Serena turned pro in the mid-90s. It was right around the time when the movie King Richard ends and when Richard Williams, IRL, told the world his youngest daughter was just as good at tennis as his older one, Venus, but had the added sports virtue of being “meaner.” Before the staid world of tennis could adjust to the groundbreaking effects of the Williams family—the beads, the bombastic father, the smashing of so much conventional tennis wisdom as though it were a sitting floater—the sisters were winning matches as a matter of course.
Though Serena broke through in 1999, it would take her nearly three years to win another major. In that time, birth order was restored, as Venus ascended to become the game’s dominant force. As often as casual fans and mainstream media talked about “The Williams family”—conflating the sisters into what Martina Hingis once described as “a two-headed monster”—the enormity of this story was still somehow underplayed. This was the equivalent of Tiger Woods dominating golf, while, if you can imagine, his little brother, Lion, was the second-most accomplished golfer on the planet. Two sisters, from the most unlikely tennis origins, batting the top position in a global sport back and forth as if they were having a knockabout in the backyard.
If the Williams sisters were the best in the business, the rankings didn’t always reflect that. They played on their schedule, where and when they wanted. At times, this greatly dismayed the WTA Tour, sponsors and tournament promoters. (It is also why they are both set to retire in their 40s, full decades after their like-aged colleagues.)
By 2002, Serena brought the full force of her “mean” to bear and decided she’d had enough of losing to her big sister. Serena overcame the awkwardness and put aside sororal guilt to beat Venus in the final of the French Open. Then Wimbledon. Then the U.S. Open. At one point, Serena won five of the six majors she entered, marrying unanswerable power with accuracy, poise and strategy—she never got enough credit for strategy—like no other player. (You don’t win 23 majors without owning power and deploying it wisely.)
Then, a plot point. Days after the 2003 U.S. Open, Yetunde Price, Venus and Serena’s oldest sister, was murdered in Los Angeles. Serena was overcome with grief and, by her own admission, lost focus. Over the next three years, she won only one major. More than one former champion likened her to a comet burning out.
But while there was no single moment of reckoning, the years that followed saw another patch of relentless success. By 2010, Serena was in her late 20s and had won 13 Grand Slam singles titles. After she took the Wimbledon title for the fourth time that year, Sports Illustrated declared her the Best Ever, splaying it across the cover.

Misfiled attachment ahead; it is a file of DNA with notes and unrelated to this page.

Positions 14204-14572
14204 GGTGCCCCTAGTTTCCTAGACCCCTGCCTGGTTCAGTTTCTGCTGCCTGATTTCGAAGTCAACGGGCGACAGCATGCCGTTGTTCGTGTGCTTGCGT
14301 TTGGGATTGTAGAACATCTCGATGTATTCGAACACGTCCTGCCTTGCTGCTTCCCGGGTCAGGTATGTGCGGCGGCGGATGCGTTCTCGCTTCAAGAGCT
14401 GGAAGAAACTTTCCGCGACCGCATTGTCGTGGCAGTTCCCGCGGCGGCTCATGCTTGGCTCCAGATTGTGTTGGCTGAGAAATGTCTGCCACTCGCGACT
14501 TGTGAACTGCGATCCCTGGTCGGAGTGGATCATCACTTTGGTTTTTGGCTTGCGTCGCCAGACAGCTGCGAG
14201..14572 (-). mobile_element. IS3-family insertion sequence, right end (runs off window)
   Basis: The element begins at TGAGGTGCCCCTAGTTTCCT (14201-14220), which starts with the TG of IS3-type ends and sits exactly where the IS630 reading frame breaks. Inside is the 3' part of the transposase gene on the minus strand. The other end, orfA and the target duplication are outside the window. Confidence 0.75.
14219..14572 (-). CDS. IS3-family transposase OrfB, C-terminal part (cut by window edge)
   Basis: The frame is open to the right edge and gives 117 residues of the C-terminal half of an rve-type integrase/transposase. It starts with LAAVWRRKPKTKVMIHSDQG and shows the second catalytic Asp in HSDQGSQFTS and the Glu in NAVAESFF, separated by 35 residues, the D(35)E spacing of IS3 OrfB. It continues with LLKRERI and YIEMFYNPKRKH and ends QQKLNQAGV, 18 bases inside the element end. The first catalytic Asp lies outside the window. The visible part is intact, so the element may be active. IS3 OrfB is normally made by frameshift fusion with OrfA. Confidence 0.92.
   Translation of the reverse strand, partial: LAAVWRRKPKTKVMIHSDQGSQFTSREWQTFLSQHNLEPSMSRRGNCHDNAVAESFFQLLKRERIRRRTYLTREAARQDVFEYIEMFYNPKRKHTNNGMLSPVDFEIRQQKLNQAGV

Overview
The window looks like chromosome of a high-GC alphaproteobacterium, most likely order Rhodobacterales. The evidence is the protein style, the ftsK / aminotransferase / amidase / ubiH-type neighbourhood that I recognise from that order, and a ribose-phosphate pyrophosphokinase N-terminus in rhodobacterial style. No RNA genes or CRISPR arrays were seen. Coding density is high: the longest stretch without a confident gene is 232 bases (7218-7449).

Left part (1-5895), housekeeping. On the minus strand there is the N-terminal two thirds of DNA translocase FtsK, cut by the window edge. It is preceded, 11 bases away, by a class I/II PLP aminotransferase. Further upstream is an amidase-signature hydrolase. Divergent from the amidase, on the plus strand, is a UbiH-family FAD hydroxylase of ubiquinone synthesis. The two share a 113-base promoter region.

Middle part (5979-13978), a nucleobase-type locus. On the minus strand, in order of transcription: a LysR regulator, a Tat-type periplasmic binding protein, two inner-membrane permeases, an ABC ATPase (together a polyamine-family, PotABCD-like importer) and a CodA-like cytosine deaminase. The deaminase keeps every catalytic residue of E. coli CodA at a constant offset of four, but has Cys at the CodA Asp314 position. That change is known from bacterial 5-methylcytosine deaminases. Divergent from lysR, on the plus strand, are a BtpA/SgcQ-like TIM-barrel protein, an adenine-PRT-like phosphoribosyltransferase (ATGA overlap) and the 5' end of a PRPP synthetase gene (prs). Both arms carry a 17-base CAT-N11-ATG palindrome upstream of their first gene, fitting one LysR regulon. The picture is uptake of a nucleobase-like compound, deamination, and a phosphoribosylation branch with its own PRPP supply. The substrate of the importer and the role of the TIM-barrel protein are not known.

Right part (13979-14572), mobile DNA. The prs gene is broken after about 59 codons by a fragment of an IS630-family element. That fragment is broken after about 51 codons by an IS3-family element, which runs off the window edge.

Days later, though, Serena cut her foot, suffered a pulmonary embolism and was, in her words, on her “deathbed.” In 2012, she returned a shadow of her former self. After losing, tearfully, in the first round of the French Open—the earliest loss of her career at a major—there was an unmistakable sense she was edging toward the concluding stages of a grand career. She was 30, the same age as the great Steffi Graf when she retired, and, well, it had been a hell of a run.
Then, yet another plot point: Williams hired a new coach, a suave and self-promoting Frenchman, Patrick Mouratoglou. And the titles kept coming. We can debate causation versus correlation. (As with Richard Williams, we ought to resist giving too much credit to the tennis coach, who might motivate and provide counsel, but ultimately it’s the player on the court executing alone.) But the results came fast and furious.
Barely a month after that humiliation in Paris, Serena won Wimbledon yet again. At the 2012 Olympics, she turned in, for our money, the most comprehensively dominating event of her career—there are a lot to choose from—barely losing games against her rival/non-rival Maria Sharapova in the gold medal match. In the first dozen majors she played after that dismal French Open defeat, Serena won seven. In ’15, she won the first three majors and turned in one of the most towering seasons in tennis history despite not completing the calendar Slam.
Still blazing her way through draws deep into her 30s, Serena won her 23rd major at the 2017 Australian Open. Somehow fittingly, as Donald Trump was being inaugurated, Serena was beating her big sister in the final while pregnant. Having spent the first two decades of her career resisting the pull of history, she pivoted her professional attention to her legacy. Her new rival would become a woman four decades her senior: Margaret Court, now a pastor in Australia, whose 24 career majors set the standard.